Other affiliations: Massachusetts Institute of Technology, IEEE Computer Society, Stanford University ...read more
Bio: Szymon Rusinkiewicz is an academic researcher from Princeton University. The author has contributed to research in topics: Rendering (computer graphics) & Computer science. The author has an hindex of 57, co-authored 137 publications receiving 18760 citations. Previous affiliations of Szymon Rusinkiewicz include Massachusetts Institute of Technology & IEEE Computer Society.
Papers published on a yearly basis
••01 May 2001
TL;DR: An implementation is demonstrated that is able to align two range images in a few tens of milliseconds, assuming a good initial guess, and has potential application to real-time 3D model acquisition and model-based tracking.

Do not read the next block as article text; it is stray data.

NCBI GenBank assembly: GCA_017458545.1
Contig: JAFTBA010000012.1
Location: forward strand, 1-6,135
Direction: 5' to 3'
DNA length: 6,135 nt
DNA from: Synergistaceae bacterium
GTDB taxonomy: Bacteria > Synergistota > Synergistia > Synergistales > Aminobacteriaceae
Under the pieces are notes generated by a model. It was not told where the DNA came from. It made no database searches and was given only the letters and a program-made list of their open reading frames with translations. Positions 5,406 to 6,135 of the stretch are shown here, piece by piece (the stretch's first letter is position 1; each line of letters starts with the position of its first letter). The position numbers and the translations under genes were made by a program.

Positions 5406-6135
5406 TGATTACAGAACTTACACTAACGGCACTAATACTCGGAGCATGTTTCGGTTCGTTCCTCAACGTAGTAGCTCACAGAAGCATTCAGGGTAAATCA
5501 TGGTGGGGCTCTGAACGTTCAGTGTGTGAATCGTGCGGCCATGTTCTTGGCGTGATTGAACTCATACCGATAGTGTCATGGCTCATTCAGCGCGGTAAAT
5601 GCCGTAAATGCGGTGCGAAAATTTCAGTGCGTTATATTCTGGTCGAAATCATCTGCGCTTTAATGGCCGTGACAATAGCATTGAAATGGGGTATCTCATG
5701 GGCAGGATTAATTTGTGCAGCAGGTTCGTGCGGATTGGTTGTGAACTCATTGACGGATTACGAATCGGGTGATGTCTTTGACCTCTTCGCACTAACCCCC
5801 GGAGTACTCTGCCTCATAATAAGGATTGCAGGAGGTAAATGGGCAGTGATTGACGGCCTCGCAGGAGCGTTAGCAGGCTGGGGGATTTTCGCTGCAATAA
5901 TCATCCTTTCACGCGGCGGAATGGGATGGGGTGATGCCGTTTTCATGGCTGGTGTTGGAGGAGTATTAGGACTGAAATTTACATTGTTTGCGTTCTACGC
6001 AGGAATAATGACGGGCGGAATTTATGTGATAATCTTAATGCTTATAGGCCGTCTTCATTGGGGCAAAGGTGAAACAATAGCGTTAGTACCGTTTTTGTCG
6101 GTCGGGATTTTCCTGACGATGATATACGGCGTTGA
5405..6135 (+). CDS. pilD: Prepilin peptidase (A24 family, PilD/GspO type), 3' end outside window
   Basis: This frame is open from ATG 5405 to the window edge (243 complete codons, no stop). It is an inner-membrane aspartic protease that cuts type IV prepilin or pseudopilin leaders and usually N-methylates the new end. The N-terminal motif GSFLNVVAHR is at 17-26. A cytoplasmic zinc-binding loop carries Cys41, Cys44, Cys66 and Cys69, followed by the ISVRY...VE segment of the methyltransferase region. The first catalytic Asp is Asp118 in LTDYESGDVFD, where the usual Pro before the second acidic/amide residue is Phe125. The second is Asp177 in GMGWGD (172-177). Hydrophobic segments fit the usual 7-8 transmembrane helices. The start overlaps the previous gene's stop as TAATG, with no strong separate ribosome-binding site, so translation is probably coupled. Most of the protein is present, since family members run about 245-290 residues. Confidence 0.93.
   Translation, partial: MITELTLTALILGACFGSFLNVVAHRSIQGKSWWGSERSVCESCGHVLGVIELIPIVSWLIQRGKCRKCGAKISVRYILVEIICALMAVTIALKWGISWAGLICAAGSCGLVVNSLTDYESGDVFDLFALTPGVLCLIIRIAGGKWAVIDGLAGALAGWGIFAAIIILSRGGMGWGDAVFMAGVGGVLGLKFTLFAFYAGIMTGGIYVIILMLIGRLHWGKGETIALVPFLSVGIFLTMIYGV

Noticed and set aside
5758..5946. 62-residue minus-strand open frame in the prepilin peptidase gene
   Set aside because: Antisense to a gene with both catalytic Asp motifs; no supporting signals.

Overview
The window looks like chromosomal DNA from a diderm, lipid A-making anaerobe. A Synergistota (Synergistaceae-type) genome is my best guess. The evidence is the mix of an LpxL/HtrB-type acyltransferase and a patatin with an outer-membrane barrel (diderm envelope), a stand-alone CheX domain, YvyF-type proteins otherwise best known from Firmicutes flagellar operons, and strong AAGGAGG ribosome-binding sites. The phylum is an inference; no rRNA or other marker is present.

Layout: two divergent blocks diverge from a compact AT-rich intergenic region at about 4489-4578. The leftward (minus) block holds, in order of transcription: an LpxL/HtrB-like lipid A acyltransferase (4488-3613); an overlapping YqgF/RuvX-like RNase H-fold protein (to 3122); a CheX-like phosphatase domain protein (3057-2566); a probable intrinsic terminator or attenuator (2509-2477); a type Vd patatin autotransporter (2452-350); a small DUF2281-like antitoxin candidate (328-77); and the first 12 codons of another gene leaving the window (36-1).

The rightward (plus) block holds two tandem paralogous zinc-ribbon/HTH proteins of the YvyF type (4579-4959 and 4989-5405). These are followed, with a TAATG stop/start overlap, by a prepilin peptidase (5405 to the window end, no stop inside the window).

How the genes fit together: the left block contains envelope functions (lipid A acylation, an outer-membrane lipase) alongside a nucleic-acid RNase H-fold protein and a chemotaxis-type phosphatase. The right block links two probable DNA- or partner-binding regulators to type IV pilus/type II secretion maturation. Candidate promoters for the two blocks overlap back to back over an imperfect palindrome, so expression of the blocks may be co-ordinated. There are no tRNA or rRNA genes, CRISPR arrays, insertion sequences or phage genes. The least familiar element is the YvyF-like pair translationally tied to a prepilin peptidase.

Abstract: The ICP (Iterative Closest Point) algorithm is widely used for geometric alignment of three-dimensional models when an initial estimate of the relative pose is known. Many variants of ICP have been proposed, affecting all phases of the algorithm from the selection and matching of points to the minimization strategy. We enumerate and classify many of these variants, and evaluate their effect on the speed with which the correct alignment is reached. In order to improve convergence for nearly-flat meshes with small features, such as inscribed surfaces, we introduce a new variant based on uniform sampling of the space of normals. We conclude by proposing a combination of ICP variants optimized for high speed. We demonstrate an implementation that is able to align two range images in a few tens of milliseconds, assuming a good initial guess. This capability has potential application to real-time 3D model acquisition and model-based tracking.